Fasting is abstaining wholly or partially from all or certain foods, for physical or spiritual health. The extent and rigor of abstinence depends largely on custom and circumstance. Ancient Jews used fasting extensively. Christ taught it and practiced it. Early Christians fasted on specific days of the week, especially Wednesday and Friday. Baptismal candidates fasted for up to two days before their baptism. By the late middle ages abstinence from food was required before the reception of communion, and western Christians also fasted during Lent by abstaining from meat. As a spiritual discipline, fasting is an act of contrition, cleansing, and preparation. The BCP recommends fasting for the season of Lent, which Christians should observe "by self-examination and repentance; by prayer, fasting, and self-denial; and by reading and meditating on God's Word" (BCP, p. 265). The BCP designates the weekdays of Lent and Holy Week and all Fridays except in the seasons of Christmas and Easter as days of "special devotion" with "special acts of discipline and self-denial" (which normally include fasting). An exception is made for the feast of the Annunciation in Lent and feasts of our Lord on Friday. Although modern social habits have led to a decline in fasting on Fridays, and in Lent and Holy Week, the BCP calls for fasting, discipline, and self-denial on those days.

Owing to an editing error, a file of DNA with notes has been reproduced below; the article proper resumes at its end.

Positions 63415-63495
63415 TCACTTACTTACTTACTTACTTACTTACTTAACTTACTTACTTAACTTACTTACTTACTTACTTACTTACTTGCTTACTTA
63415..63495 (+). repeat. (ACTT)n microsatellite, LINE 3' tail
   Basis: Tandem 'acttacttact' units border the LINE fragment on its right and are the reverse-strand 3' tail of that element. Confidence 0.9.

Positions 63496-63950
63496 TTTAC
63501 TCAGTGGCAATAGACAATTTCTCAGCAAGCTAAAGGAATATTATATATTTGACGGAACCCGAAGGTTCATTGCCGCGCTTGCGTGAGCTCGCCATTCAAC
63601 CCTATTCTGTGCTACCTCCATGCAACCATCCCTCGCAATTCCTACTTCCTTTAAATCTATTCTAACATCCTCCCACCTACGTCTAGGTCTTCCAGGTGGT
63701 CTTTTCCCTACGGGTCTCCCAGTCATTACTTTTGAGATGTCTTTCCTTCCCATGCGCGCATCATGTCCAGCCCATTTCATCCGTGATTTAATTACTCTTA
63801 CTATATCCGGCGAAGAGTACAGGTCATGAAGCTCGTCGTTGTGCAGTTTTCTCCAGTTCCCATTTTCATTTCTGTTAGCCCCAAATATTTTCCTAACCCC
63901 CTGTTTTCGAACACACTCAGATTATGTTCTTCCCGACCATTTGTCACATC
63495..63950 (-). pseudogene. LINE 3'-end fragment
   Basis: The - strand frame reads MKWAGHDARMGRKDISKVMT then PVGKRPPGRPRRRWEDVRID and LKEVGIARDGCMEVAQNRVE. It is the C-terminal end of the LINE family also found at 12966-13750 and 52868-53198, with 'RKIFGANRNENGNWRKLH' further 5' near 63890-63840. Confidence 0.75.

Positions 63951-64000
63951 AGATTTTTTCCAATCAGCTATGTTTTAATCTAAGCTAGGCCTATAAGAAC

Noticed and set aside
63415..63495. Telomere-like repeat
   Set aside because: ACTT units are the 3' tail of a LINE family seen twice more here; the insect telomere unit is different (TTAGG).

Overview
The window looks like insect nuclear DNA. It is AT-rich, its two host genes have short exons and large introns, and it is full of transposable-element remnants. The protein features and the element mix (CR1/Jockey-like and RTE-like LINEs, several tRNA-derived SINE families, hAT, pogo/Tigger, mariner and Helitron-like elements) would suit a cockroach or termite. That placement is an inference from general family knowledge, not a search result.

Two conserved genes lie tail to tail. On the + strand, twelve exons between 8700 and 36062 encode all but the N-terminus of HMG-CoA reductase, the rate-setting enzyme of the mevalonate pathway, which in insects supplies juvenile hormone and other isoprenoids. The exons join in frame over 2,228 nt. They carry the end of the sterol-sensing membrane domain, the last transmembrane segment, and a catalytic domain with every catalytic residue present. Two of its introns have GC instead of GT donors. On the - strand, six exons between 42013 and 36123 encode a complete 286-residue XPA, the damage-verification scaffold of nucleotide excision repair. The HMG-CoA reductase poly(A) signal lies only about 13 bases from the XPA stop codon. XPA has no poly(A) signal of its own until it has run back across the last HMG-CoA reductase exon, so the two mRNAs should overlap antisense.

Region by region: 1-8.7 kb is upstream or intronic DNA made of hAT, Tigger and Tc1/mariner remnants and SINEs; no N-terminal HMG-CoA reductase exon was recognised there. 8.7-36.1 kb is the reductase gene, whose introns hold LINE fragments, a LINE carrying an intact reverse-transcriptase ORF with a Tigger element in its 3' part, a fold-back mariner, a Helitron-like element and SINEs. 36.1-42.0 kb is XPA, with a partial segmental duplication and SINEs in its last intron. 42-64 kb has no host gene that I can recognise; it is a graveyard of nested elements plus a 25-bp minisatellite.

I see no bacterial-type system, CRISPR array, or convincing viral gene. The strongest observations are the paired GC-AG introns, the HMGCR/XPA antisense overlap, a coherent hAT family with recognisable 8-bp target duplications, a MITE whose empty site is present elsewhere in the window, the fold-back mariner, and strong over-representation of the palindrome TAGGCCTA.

Glossary definitions provided courtesy of Church Publishing Incorporated, New York, NY,(All Rights reserved) from "An Episcopal Dictionary of the Church, A User Friendly Reference for Episcopalians," Don S. Armentrout and Robert Boak Slocum, editors.